This ad is displayed using third party content and we do not control its accessibility features.
Close Banner
This ad is displayed using third party content and we do not control its accessibility features.

5 Signs Your Digestive Issues Are More Serious Than You Think

Patsy Catsos
Patsy Catsos
Written by
Photo by Stocksy

We all have some mild abdominal discomfort or a bit of variation in our bowel habits from time to time. But how can you tell when digestive issues are normal and when they're more serious? As an expert on IBS and gut health, here's what I recommend you look out for and why a FODMAP-elimination diet could help resolve your digestive issues:

1. Excess gas.

Healthy people pass gas seven to 22 times a day. Gas is created as our gut microbes ferment the sugars and fibers in our food, and while that might sound scary, fermentation and gas production are perfectly normal. If it's excessive or produced too rapidly for comfort, you may be able to manage it with a special diet, called a FODMAP-elimination diet. FODMAPs are a group of rapidly fermentable sugars and fibers. High-FODMAP foods are eliminated, then reintroduced according to a plan that will allow you to identify the offending foods.

2. Bloating.

When gas is produced too rapidly, it can make your intestines expand quickly, like blowing up a balloon. Some people experience this as a bloating sensation. If the gas gets trapped and doesn’t pass easily, bloating can be a significant problem. You may even be able to see that your belly has grown measurably bigger. Have you ever said, "I look six months pregnant!" after a meal? Diet-related bloating tends to occur in bouts and ranges from mild to severe. If your bloating is severe or constant, it could be more serious, and I'd recommend asking your doctor about it.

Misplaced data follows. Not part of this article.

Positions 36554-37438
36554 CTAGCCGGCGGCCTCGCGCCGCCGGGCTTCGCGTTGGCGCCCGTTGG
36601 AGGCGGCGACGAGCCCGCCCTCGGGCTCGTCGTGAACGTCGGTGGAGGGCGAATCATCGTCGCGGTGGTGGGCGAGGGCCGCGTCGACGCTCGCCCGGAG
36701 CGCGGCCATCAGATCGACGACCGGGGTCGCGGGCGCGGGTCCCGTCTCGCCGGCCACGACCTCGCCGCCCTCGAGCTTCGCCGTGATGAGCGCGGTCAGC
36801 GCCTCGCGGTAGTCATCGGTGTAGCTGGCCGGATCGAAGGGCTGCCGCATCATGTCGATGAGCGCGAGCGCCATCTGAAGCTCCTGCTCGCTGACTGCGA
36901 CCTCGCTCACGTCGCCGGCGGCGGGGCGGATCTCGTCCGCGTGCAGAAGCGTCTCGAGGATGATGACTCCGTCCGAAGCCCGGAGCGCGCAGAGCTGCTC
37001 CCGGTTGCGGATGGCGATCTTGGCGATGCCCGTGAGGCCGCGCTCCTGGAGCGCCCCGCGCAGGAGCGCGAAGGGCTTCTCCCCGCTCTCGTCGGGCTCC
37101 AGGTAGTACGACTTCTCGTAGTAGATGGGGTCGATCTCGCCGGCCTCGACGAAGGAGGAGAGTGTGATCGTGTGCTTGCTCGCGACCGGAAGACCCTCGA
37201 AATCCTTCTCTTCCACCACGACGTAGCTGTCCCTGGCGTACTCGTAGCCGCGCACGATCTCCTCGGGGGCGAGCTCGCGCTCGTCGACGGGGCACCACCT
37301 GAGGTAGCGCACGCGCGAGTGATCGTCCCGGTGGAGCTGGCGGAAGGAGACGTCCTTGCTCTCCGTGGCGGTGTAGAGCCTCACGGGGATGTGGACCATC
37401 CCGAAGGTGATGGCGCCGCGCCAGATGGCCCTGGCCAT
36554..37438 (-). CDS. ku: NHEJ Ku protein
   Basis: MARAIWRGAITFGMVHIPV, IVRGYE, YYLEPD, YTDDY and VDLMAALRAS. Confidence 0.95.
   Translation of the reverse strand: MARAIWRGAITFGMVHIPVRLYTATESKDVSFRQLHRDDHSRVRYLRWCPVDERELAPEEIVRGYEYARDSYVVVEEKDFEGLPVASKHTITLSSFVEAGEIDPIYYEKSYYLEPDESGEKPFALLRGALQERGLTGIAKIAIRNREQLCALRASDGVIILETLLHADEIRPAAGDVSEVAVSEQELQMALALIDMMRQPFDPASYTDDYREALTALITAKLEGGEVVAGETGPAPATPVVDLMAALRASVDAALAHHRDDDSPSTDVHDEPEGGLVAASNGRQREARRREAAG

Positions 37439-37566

3. Irregularity.

We don’t eat the same thing, the same amount, or at the same time every day—so it’s not realistic to expect your bowels to function like clockwork. Diet-related irregularity isn’t typically anything to worry about, but it could be more serious if you have had a really drastic change in bowel habits.

4. Abdominal pain.

Unfortunately, some people are predisposed to experience many of the relatively normal occurrences described above in an uncomfortable or painful way, part of a condition called irritable bowel syndrome (IBS). Two people might eat the same meal but only one of them has a bout of abdominal pain, bloating, and diarrhea or constipation. Abdominal pain isn’t always related to digestion, and it can have many serious causes. If your pain is severe or unusual for you, see a doctor.

5. Urgency.

Fecal urgency is when you think you might not make it to the toilet in time. This unpleasant problem can have a big effect on quality of life, especially if you’ve ever had an "accident" or an episode of fecal incontinence. Get this one checked out by your doctor. When digestive issues are accompanied by other signs of trouble—such as bloody stools, fever, or unexplained weight loss—see your doctor promptly.

FODMAP stands for fermentable oligo-, di- and monosaccharides and polyols. FODMAPs include certain natural sugars in foods such as milk, fruit, honey, and high-fructose corn syrup. Other FODMAPs are certain types of fiber in foods such as wheat, rye, onions, garlic, beans, inulin, and chicory root. The FODMAP approach may be right for you if your symptoms have been properly evaluated by your PCP or a gastroenterology specialist, and if a high-fiber diet and a regular meal pattern have failed to help. You may benefit from working with a registered dietitian trained in the delivery of this diet, especially if you have other medical conditions.

Want to turn your passion for wellbeing into a fulfilling career? Become a Certified Health Coach! Learn more here.
Patsy Catsos author page.
Patsy Catsos

Patsy Castos, MS, RDN, LD, is a leading expert in FODMAPs and IBS. A registered dietitian/nutritionist based in Portland, Maine, with a BS in nutrition from Cornell and a master’s in nutrition from Boston University, she completed her internship at Boston’s Beth Israel Hospital and maintains a private practice. She is the author of THE IBS ELIMINATION DIET AND COOKBOOK and also speaks at conferences to other nutritionists and doctors.